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dc.contributor.advisorRoth-Gordon, Jenniferen
dc.contributor.authorSheehan, Megan
dc.creatorSheehan, Meganen
dc.date.accessioned2016-06-09T20:03:08Z
dc.date.available2016-06-09T20:03:08Z
dc.date.issued2016
dc.identifier.urihttp://hdl.handle.net/10150/612448
dc.description.abstractOver the last two decades, migration to Chile has increased dramatically. This "new migration" (Martínez 2003) marks a demographic shift away from largely Europeans and Argentineans to the current arrival of migrants from Peru, Bolivia, and Colombia. As in other Latin American nations, previous migratory waves to Chile were often associated with racial improvement via blanquemiento, or whitening, a deliberate move away from bodily, material, and cultural markers of indigeneity. While Chile and these neighboring countries share a common language, history of Spanish colonization, dominant religion, and some cultural traditions, the current arrival of Latin American migrants has prompted emphatic delineation of racial difference. In analyzing current discourses addressing migration, I argue that the new Latin American migratory flow is always understood in the context of historic migrations from Europe. As Latin American migrants settle in Chile, racialization - the practice of making racial distinctions and pairing these distinctions with an accompanying racial hierarchy - profoundly shapes migrant experiences. I argue that migrant racialization emphasizes both the creation of racial others as well as the assertion of a Chilean national sameness. Indeed, this new migratory flow prompts the construction, contestation, and negotiation of Chile's own national racial identity - one that is produced in constant awareness of global racial understandings. My research extends work on migrant racialization by exploring the recurring tension between racial distinction and national self-presentation through three examples: understandings and experiences of migrant domestic labor, migrant use of public space, and the consumption of Peruvian food. Throughout these examples, I chart the ongoing production of migrant visibility and how the discourses, practices, and processes involved illustrate the shifting terrain of Chilean racial understandings.
dc.language.isoen_USen
dc.publisherThe University of Arizona.en
dc.rightsCopyright © is held by the author. Digital access to this material is made possible by the University Libraries, University of Arizona. Further transmission, reproduction or presentation (such as public display or performance) of protected items is prohibited except with permission of the author.en
dc.subjectNational Identityen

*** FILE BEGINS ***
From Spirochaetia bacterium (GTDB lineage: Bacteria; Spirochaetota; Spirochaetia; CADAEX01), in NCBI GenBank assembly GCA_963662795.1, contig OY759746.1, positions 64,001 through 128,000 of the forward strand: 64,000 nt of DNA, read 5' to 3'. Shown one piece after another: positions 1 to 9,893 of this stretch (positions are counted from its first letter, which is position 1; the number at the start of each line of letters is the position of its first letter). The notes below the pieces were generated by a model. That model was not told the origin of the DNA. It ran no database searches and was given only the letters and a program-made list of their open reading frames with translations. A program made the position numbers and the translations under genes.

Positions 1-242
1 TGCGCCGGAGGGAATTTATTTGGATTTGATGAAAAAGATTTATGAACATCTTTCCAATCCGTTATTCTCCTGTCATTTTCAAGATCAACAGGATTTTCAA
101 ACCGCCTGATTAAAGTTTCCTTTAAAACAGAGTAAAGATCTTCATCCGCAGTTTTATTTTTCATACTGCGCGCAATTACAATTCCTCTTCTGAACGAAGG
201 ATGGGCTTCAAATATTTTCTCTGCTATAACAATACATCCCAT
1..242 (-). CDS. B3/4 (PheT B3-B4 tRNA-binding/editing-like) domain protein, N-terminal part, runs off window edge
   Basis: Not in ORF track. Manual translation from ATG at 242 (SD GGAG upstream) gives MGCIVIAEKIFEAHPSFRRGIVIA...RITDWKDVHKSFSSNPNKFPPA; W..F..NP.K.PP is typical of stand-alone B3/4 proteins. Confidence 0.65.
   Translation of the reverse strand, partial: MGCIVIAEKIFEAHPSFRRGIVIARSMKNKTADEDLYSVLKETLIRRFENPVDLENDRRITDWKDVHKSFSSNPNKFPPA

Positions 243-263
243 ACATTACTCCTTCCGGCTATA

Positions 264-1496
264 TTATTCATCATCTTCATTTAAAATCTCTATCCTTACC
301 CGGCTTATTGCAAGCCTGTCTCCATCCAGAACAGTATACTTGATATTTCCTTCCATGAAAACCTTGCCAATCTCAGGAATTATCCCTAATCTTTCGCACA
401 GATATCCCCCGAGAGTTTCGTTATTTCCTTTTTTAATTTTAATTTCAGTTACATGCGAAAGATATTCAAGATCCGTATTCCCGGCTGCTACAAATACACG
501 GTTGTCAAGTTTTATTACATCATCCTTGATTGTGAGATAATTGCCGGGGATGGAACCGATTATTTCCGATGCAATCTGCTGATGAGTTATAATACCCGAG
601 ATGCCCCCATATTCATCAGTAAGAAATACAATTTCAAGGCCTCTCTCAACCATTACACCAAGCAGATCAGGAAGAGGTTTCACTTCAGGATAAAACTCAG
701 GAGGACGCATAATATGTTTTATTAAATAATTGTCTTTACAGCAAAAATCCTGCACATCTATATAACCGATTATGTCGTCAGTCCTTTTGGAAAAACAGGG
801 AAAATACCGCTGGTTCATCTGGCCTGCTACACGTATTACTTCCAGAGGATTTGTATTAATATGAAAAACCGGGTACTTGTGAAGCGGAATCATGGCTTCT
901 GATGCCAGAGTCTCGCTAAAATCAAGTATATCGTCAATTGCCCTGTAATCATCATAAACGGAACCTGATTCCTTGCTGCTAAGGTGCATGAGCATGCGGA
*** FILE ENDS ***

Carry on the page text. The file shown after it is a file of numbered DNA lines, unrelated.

dc.subjectRaceen
dc.subjectUrban Studiesen
dc.subjectAnthropologyen
dc.subjectMigrationen
dc.titleEveryday Visibility: Race, Migration, and National Identity in Santiago, Chileen_US
dc.typetexten
dc.typeElectronic Dissertationen
thesis.degree.grantorUniversity of Arizonaen
thesis.degree.leveldoctoralen
dc.contributor.committeememberGreenberg, James B.en
dc.contributor.committeememberShaw, Susan J.en
dc.contributor.committeememberRoth-Gordon, Jenniferen
dc.description.releaseRelease after 01-Aug-2024en
thesis.degree.disciplineGraduate Collegeen
thesis.degree.disciplineAnthropologyen
thesis.degree.namePh.D.en
dc.description.admin-noteOriginally embargoed through 30-May-2020; contacted by author on 29-Jun-2020 to extend embargo through 01-Aug-2024, Kimberly
html.description.abstractOver the last two decades, migration to Chile has increased dramatically. This "new migration" (Martínez 2003) marks a demographic shift away from largely Europeans and Argentineans to the current arrival of migrants from Peru, Bolivia, and Colombia. As in other Latin American nations, previous migratory waves to Chile were often associated with racial improvement via blanquemiento, or whitening, a deliberate move away from bodily, material, and cultural markers of indigeneity. While Chile and these neighboring countries share a common language, history of Spanish colonization, dominant religion, and some cultural traditions, the current arrival of Latin American migrants has prompted emphatic delineation of racial difference. In analyzing current discourses addressing migration, I argue that the new Latin American migratory flow is always understood in the context of historic migrations from Europe. As Latin American migrants settle in Chile, racialization - the practice of making racial distinctions and pairing these distinctions with an accompanying racial hierarchy - profoundly shapes migrant experiences. I argue that migrant racialization emphasizes both the creation of racial others as well as the assertion of a Chilean national sameness. Indeed, this new migratory flow prompts the construction, contestation, and negotiation of Chile's own national racial identity - one that is produced in constant awareness of global racial understandings. My research extends work on migrant racialization by exploring the recurring tension between racial distinction and national self-presentation through three examples: understandings and experiences of migrant domestic labor, migrant use of public space, and the consumption of Peruvian food. Throughout these examples, I chart the ongoing production of migrant visibility and how the discourses, practices, and processes involved illustrate the shifting terrain of Chilean racial understandings.


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